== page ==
Lessons from the Recent Past: How Technology Can Help Your Company Avoid a Liquidity Crisis

Less than a decade ago, the economy was in free fall and banks and other lending institutions were in serious jeopardy and calling out to the government for help in staying intact. Indeed, we saw many long-established (and apparently sound) financial institutions fail. At the heart of the crisis was the loss of available credit. In 2009, I was given a unique assignment to help a well-known manufacturer deal with the precarious loss of available short-term credit to fund its weekly operations. My client, with offices/operations around the world, needed to know its exact cash position on a weekly (preferably daily) basis. We accomplished the task with much effort, but the work highlighted the fundamental need for working capital oversight and planning.

 

And once the immediate crisis passed, the larger question still loomed. How would the company prevent itself from being so vulnerable the next time?

 

The Problem: Then and Now
In my role as a financial analyst back in 2009, assessing and projecting cash position was typically a task done after the budget was finalized and performed over the course of several days. Usually, the work took the form of a spreadsheet built with numerous assumptions, some very broad and general, to arrive at an “educated guess.” In addition to being time-consuming to build, the resulting working capital plan was largely inaccurate and difficult to explain. Hence, it was rarely repeated when semi-annual forecasts and revisions were made.

Given today’s geopolitics, coupled with ongoing competition and an overhaul of trade policies, there is every reason to believe that we could face such a liquidity crisis again. Consequently, companies should be assessing their current working capital position and planning for working capital needs as a natural part of their annual and semi-annual planning exercises. But most financial systems in place don’t make this easy.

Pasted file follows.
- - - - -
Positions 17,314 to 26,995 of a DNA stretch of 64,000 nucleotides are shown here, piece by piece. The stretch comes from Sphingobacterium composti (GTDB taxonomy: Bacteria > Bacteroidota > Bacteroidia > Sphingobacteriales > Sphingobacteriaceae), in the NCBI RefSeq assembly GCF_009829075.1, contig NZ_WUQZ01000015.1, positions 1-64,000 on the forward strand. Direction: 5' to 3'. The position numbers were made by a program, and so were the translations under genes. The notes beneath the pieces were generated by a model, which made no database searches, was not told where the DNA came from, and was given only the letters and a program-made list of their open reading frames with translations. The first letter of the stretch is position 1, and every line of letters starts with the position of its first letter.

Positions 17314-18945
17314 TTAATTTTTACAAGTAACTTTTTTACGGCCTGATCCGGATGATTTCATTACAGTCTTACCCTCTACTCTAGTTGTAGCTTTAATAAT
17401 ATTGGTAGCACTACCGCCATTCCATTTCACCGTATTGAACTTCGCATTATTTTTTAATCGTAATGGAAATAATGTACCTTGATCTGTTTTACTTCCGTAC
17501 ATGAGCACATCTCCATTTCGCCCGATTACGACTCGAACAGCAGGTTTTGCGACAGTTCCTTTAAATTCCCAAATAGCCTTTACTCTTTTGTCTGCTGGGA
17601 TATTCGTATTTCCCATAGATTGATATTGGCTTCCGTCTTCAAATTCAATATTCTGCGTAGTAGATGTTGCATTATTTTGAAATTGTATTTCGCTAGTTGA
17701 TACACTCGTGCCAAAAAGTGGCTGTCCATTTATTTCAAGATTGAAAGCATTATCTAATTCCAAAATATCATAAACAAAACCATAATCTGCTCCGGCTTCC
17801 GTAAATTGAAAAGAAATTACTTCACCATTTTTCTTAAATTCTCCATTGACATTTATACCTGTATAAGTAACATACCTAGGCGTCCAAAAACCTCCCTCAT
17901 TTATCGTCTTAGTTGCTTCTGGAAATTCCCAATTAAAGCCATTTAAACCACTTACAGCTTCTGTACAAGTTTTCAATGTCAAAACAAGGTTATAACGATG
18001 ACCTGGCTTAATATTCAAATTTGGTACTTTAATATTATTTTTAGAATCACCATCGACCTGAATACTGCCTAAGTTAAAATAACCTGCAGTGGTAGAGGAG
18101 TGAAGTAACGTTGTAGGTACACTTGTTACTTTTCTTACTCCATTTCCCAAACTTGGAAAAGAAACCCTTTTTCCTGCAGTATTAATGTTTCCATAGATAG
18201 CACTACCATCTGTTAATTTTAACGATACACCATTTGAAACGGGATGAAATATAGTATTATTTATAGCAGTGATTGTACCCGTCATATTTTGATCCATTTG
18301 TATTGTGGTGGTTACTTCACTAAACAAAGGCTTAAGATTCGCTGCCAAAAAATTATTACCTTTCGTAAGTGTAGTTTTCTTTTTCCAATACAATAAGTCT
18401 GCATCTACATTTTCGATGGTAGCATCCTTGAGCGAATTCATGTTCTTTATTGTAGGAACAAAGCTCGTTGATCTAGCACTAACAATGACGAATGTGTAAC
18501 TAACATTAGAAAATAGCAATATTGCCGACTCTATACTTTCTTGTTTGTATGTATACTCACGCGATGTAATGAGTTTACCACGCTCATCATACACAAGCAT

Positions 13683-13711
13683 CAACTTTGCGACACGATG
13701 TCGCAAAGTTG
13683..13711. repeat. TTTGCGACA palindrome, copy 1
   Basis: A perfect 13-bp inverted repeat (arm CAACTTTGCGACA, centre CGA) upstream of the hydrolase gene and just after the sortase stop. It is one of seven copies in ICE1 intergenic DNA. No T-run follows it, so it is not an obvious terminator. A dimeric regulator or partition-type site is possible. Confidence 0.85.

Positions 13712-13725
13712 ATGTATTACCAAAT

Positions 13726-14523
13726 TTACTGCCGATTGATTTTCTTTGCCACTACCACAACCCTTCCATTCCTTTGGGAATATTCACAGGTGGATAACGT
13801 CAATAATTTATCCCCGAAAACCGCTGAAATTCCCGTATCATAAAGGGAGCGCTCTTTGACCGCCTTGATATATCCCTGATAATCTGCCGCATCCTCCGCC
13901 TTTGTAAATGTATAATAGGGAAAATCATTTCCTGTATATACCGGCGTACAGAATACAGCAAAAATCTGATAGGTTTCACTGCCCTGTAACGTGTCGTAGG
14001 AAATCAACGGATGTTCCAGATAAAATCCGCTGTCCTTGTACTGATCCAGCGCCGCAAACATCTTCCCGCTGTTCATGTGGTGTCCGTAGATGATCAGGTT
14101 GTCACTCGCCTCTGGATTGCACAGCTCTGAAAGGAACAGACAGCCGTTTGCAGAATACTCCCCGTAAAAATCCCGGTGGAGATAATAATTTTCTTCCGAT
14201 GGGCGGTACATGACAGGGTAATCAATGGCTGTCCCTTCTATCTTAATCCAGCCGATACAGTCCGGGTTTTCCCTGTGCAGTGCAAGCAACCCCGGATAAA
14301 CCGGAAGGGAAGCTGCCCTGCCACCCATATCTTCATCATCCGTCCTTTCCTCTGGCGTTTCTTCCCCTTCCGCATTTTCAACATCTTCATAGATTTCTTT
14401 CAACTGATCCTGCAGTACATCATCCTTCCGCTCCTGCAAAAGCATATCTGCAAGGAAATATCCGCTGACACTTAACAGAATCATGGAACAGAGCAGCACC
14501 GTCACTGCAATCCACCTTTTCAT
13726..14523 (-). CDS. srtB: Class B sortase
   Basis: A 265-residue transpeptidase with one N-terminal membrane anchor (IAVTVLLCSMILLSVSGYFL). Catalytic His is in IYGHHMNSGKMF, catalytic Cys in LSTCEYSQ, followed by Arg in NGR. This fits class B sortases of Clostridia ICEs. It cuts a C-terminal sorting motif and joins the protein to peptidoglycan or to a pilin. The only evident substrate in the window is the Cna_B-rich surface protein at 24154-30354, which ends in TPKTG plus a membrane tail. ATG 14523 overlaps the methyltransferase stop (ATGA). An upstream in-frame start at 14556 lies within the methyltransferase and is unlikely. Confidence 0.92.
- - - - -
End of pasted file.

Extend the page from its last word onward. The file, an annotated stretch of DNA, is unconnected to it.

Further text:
How Technology Helps
CCH Tagetik helps companies address this challenge efficiently and with new levels of accuracy. All entries to the budget are actually double-sided entries. A number does not merely sit on a report; it affects the corresponding balance sheet and P&L accounts. CCH Tagetik then moves the entry over time according to DPO (days payable outstanding) and DSO (days sales outstanding) schedules that can be general or specific (even at customer and product level). A revenue item isn’t just a number appearing on the sales line; it moves to billables and then receivables based on the timing of the (customer/product) billing schedule, which then turns into a projected cash inflow based on the terms of payment. The same is true for expenses. They go from being a recognized item on the P&L into a cash outflow based on the vendor payment terms. All of this is automatically maintained in CCH Tagetik. While there is some initial level of effort required to set up the rules, they remain and are reused continuously across multiple versions of a plan and forecast, even as new assumptions are needed.

Cash Flow Planning
The Result: Full Understanding of Working Capital
Your organization can now seamlessly go from a plan or a forecast to a projected balance sheet and a projected cash flow and working capital analysis. In fact, you have a full understanding of your working capital needs for the length of your projection so you know where working capital shortfalls will occur. And CCH Tagetik can help you go one step further by allowing you to setup your credit lines and bank account balances (all updated from your ERP or corporate systems).

The system can calculate the cost of capital for any shortfall periods and can even plug in the cost of capital to your budget automatically. More importantly, you have the ability to drill into these forecasted results, see where you have the most exposure, and thus take action in advance – all from reports that only need to be setup once and then can be reviewed and reused continuously.


Don’t Rely on Luck to Avoid the Next Crisis
Your business can’t afford to continue planning on luck and generalized assumptions. Realistic planning across every aspect of your operations is needed to see potential exposures and risks. With today’s economy and credit uncertainties, a best guess will not do. To minimize risk, you must model for potential scenarios. With CCH Tagetik, you can see the working capital risks in advance, model for these changes, and develop contingency plans should credit and cash become difficult to obtain. This is not just good cash planning; such work will potentially save interest expense and prevent future disruptions to business operations.

 

Do you want to discover more about the CCH Tagetik Solution for Cash Planning?

 

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Cash Flow Planning

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